Zamzar – Zamzar is an online file conversion tool. You can change the file formats of image, document, music, and video files without downloading desktop software and a ton of codecs.
RSS, Tracking, and Dashboard Tools
Google Reader – Probably the best RSS feed reader available. Adding new feeds is extremely easy, and the ability to organize, tag, share, like, and comment on stories sets it above other readers.
Netvibes – Netvibes allows you to create a home page dashboard. For example, if you are a statewide Young Democrats chapter, you can have a box with the RSS feeds of your local chapters’ websites, your organization’s Facebook activity, Google and Twitter search results for your chapter, etc. It enables you to get a birds-eye view of what is happening online in your organization as well as what other people are saying about you.
Google Alerts – It is important to know when people are mentioning you or your organization online. Google Alerts email you when certain keywords are mentioned or sites are linked.
Topikality – Topikality is similar to Google Alerts but with easier targeting and a back-end. It will also suggest articles based on your preferences, serving also as a discovery engine.
SocialMedian – I was an early Alpha tester for SocialMedian back at the start of 2008, and the service has really come a long way since then. You can become a part of different topical news networks, clip stories to share or read later, and subscribe to people to be your “newsmakers.” I head up the news networks for Technology in Politics, Democratic Party, and Youth in Politics. You can create your own news network, choose the sources that you want to populate it, and clip stories to the network as you see them.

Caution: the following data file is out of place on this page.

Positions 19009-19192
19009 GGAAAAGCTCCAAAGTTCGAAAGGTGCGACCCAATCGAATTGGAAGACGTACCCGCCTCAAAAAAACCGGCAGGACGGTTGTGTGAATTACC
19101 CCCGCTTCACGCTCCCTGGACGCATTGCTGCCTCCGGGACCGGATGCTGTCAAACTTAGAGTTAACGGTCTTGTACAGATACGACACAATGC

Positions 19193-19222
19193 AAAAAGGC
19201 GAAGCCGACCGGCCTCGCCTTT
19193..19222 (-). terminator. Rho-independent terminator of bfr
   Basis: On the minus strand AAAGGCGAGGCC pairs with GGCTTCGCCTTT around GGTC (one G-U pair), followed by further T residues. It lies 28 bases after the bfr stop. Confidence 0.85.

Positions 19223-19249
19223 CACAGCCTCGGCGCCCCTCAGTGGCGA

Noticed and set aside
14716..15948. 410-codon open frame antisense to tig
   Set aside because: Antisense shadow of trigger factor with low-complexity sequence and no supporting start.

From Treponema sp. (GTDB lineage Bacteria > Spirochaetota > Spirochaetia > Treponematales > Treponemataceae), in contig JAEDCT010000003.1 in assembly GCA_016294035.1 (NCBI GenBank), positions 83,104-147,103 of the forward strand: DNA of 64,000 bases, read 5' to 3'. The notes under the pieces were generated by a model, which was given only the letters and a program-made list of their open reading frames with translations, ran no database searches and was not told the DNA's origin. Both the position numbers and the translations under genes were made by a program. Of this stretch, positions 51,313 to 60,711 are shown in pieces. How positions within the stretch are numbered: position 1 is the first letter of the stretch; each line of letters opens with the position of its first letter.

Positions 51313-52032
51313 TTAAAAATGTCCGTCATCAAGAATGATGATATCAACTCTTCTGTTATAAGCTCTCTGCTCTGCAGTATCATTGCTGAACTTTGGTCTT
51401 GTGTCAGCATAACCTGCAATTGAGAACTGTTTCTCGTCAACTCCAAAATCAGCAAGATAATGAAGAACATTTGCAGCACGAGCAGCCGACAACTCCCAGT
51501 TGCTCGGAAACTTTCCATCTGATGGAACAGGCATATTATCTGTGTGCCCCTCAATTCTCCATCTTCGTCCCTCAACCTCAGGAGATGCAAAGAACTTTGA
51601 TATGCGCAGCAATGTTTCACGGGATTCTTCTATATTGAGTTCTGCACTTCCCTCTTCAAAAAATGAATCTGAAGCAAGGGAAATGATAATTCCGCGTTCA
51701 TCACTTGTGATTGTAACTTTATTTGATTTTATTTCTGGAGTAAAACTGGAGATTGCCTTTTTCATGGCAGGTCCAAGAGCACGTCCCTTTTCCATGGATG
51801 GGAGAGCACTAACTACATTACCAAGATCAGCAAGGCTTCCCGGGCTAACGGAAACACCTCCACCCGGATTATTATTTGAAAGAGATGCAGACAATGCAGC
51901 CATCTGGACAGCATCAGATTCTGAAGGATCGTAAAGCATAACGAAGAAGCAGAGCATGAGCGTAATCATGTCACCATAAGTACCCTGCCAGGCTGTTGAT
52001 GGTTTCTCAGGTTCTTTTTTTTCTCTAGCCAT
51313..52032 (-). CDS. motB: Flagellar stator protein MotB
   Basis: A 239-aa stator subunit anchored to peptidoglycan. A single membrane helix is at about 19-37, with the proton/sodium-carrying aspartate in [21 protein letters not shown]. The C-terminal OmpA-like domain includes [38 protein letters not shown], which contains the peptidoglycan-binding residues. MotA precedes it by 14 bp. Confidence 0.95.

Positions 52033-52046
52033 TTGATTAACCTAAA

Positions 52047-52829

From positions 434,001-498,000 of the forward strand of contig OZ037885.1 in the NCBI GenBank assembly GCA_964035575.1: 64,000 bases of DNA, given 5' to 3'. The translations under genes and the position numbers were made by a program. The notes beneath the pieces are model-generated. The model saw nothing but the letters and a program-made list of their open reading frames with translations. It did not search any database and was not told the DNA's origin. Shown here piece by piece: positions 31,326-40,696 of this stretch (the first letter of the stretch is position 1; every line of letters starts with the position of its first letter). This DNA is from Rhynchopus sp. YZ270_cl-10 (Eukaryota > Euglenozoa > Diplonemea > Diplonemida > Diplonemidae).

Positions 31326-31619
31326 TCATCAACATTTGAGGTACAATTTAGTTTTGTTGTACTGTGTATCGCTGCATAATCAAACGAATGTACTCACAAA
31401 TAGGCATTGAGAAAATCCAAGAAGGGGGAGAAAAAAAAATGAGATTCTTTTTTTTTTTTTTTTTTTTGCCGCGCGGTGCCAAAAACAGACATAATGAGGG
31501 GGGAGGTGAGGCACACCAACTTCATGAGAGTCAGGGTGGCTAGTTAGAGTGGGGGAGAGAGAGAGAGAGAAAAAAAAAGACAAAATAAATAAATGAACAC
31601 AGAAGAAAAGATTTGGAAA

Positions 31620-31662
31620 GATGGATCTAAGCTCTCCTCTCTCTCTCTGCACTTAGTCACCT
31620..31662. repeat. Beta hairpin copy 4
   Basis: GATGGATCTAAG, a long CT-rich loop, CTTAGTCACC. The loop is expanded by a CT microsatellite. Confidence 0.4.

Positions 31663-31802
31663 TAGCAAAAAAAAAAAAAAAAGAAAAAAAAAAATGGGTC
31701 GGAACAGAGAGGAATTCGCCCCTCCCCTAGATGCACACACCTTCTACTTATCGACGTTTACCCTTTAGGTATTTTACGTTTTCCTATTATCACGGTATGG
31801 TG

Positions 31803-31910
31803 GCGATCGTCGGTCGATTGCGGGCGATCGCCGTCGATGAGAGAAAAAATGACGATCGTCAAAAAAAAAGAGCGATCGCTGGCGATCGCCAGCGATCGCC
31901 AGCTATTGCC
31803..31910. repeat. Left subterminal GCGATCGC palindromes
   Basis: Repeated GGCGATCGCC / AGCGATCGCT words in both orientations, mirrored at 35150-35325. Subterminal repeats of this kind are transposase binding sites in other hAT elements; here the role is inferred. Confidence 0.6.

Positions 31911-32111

Check out Mashable’s RSS Toolbox.
Skype – Skype is a great tool for people to talk for free within the United States via their internet connection. Skype has built-in conferencing functionality and many people use it to record podcasts when not all the participants are in the same place.
Google Voice – While Google Voice is more of an individual tool, I see opportunities to use it for an organization. An example would be to set up a Google Voice number for the organization. You could have the number forward to multiple different people’s mobile or home phones.
Google Analytics – Google Analytics is the most popular web analytics tool available. It provides detailed information about the visitors to your website, allows you to set and track goals, and will give you the information you need to improve.
Woopra – Woopra is a live web analytics tool that enables you to see your site traffic in real time. Woopra has a WordPress plugin and a desktop AIR application, allows you to chat with site visitors, and see how many visitors are on your site at any given time. Woopra is free up to a certain number of pageviews.
Feedburner – Feedburner, now owned by Google, is the best RSS feed tool for site owners. Upon setting up an account you use your Feedburner link instead of your standard RSS feed link for your site, enabling you to track the number of subscribers, what they click, and how they accessed your feed. Feedburner also allows people to subscribe to your site’s feed via email.
Disqus – Disqus is a popular blog commenting system that operates in the cloud as opposed to natively on your web server. The good thing about this is that Disqus users do not need to create a separate account to comment on your site. The bad thing is that you technically don’t have your comments on your server. Disqus allows for threaded comments, comment rating, and video comments.
Flickr – Flickr is the biggest player in the online photo business. There have been a lot of great tools built from the Flickr API that let you embed photo slideshows from your photostream and other applications. There is a limit to the number of photos you can have in your stream with a free account, but the pro account is available for a ridiculously low annual fee.